Loading icon
Press enter or spacebar to select a desired language.
Health Information Center

Sulfite Sensitivity

  • Cynthia M. Johnson, MA
Publication Type:


Sulfite Sensitivity

(Sulfite Intolerance)


Sulfite sensitivity is an abnormal reaction to sulfites. These are compounds that are used to make foods and beverages last longer.

Foods that may contain sulfites are:

  • Beer, wine, and soft drinks
  • Cookies, crackers, pie crust, and pizza crust
  • Dried fruit
  • Shrimp, lobster, and scallops
  • French fries and other food made with peeled potatoes, such as instant mashed potatoes
  • Fruit or vegetable juice
  • Canned fruits or vegetables
  • Syrup and fruit toppings
  • Pickles, relish, olives, and salad dressing
  • Noodle or rice mixes
  • Dried soup mixes
  • Deli meats, mincemeat, sausages

Many prescription and over the counter medicines also contain sulfites. Sulfites are also contained in products applied to the skin, such as cosmetics.


The cause of this problem is not known. Genetics and the environment may play a role.

Risk Factors

The risk factors for this health problem are not known. However, most people with sulfite sensitivity have asthma.


Most symptoms are mild and vary from person to person. Problems may be:

  • Wheezing
  • Shortness of breath
  • Coughing
  • Belly pain
  • Diarrhea
  • Nausea
  • Skin rash
  • Skin inflammation


The doctor will ask about your symptoms and health history. A physical exam will be done. You may need to see a doctor who treats allergies.

Blood tests will be done to look for antibodies to sulfites. An allergy skin test may also be done to look for a cause.

You may be asked to avoid certain foods or beverages for a short period of time to see if symptoms go away. This is called an elimination diet. It can help find out what is causing your symptoms.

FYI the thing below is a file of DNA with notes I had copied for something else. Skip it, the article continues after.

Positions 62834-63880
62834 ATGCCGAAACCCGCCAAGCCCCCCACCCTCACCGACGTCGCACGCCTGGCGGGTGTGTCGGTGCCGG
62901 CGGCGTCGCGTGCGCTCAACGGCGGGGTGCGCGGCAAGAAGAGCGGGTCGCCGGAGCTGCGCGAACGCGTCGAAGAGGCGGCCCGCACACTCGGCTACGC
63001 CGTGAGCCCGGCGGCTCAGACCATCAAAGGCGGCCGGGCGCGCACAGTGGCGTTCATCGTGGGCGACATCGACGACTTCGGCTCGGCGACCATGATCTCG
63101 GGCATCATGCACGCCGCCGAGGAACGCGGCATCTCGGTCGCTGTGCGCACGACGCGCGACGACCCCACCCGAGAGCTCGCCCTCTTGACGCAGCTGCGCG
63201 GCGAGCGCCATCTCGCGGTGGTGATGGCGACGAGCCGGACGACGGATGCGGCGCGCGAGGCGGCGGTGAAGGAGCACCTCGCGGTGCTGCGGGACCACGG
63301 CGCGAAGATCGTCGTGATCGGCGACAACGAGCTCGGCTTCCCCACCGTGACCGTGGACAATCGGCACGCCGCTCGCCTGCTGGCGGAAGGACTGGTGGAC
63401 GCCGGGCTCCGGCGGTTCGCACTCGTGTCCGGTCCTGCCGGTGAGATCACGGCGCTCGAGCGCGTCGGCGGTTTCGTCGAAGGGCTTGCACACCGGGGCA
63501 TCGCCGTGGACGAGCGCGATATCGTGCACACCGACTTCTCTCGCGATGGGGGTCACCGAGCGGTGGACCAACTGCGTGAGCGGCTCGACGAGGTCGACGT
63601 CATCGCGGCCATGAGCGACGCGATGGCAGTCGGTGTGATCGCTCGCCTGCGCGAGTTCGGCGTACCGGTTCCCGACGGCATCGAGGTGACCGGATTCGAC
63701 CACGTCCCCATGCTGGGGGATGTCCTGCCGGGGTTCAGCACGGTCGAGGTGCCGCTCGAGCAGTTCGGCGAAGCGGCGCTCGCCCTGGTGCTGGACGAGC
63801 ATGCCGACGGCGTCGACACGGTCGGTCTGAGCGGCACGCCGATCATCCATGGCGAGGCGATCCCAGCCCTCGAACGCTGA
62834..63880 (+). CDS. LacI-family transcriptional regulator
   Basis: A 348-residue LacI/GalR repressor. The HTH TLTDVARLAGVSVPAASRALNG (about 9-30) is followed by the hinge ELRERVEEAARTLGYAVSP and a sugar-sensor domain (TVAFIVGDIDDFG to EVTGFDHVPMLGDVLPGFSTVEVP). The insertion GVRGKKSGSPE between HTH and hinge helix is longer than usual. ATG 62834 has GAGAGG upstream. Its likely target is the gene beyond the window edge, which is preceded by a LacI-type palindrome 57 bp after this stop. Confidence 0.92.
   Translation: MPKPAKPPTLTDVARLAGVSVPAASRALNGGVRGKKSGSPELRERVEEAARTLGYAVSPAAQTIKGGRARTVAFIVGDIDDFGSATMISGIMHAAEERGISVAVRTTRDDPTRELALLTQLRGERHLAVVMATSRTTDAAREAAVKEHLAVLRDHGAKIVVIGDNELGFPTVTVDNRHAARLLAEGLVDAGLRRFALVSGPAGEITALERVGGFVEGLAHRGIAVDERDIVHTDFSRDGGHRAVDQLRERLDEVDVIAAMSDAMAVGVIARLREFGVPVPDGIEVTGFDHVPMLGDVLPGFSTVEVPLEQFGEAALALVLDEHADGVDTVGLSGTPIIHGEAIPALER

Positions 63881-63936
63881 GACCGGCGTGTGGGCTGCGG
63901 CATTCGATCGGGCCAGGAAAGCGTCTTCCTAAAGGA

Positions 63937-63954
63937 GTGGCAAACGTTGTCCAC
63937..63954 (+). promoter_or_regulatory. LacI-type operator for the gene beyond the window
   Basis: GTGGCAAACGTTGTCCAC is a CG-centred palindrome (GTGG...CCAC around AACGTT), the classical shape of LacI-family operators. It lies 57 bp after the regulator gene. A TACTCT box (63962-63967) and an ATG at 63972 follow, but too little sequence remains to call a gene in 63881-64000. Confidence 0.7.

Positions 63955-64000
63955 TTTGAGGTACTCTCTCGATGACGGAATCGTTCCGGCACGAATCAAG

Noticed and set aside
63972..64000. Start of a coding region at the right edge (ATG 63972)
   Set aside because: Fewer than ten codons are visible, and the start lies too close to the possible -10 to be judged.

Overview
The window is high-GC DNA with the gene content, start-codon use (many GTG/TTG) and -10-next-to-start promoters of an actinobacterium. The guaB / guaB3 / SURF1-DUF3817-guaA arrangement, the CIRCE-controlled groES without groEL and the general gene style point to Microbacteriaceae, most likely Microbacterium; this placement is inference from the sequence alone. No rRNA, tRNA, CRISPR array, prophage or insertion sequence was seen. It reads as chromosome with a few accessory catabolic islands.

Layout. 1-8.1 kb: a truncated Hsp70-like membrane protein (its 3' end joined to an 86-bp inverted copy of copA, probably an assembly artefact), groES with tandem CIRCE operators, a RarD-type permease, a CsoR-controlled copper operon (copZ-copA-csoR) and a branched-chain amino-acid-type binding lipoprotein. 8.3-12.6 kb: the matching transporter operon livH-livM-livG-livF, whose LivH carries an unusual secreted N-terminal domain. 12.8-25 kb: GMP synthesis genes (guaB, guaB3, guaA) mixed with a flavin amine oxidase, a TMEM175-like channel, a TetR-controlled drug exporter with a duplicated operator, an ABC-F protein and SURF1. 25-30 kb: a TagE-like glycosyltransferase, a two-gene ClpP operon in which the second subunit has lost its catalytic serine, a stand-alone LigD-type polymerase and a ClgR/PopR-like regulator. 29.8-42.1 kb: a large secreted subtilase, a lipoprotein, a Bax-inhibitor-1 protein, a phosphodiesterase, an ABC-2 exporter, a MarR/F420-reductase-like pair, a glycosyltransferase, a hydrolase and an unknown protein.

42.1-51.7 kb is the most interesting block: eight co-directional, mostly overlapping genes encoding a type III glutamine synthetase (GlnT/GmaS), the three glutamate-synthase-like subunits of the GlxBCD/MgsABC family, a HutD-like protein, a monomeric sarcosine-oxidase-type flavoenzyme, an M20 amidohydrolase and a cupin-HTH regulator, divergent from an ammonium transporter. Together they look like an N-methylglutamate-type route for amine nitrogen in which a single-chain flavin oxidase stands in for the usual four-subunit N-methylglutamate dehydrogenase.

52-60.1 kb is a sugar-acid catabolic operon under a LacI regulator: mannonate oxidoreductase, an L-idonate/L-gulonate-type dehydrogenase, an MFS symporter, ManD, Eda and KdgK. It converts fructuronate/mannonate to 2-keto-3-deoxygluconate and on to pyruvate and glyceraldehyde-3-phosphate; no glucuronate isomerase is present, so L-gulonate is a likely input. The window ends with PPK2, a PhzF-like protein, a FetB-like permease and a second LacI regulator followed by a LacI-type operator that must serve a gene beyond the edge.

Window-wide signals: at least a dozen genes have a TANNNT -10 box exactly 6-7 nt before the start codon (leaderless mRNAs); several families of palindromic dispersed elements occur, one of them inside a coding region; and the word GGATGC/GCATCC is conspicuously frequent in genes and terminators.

There is no cure. The goal of treatment is to manage symptoms. This can only be done by avoiding foods and drinks that contain sulfites. A dietitian can help. This will mean reading food and drug labels carefully. Special care will also need to be taken when eating out.

Medicines may be advised to ease symptoms. Choices are:

  • Antihistamines
  • Corticosteroids
  • An inhaler that contains medicine to open the airways

Some people may need to carry an epinephrine pen. It can be used to inject medicine to treat a severe reaction.


There are no known guidelines to prevent this health problem.





  • Allergic and asthmatic reactions to food additives. EBSCO DynaMed website. Available at: https://www.dynamed.com/condition/allergic-and-asthmatic-reactions-to-food-additives.
  • Allergy testing. American College of Allergy, Asthma & Immunology website. Available at: http://acaai.org/allergies/treatment/allergy-testing.
  • Bahna SL, Burkhardt JG. The dilemma of allergy to food additives. Allergy Asthma Proc. 2018 Jan 1;39(1):3-8.
  • Food allergy. National Institute of Allergy and Infectious Diseases website. Available at: https://www.niaid.nih.gov/diseases-conditions/food-allergy.
  • Sulfite sensitivity. Cleveland Clinic website. Available at: https://my.clevelandclinic.org/health/articles/11323-sulfite-sensitivity.
  • Sulfites: FDA guide to foods and drugs with sulfites. The Extension Toxicology Network website. Available at: http://extoxnet.orst.edu/faqs/additive/sulf_tbl.htm.
  • Sulfites: separating fact from fiction. University of Florida website. Available at: http://edis.ifas.ufl.edu/fy731.


  • Daniel A. Ostrovsky, MD
Last Updated:

This content is reviewed regularly and is updated when new and relevant evidence is made available. This information is neither intended nor implied to be a substitute for professional medical advice. Always seek the advice of your physician or other qualified health provider prior to starting any new treatment or with questions regarding a medical condition.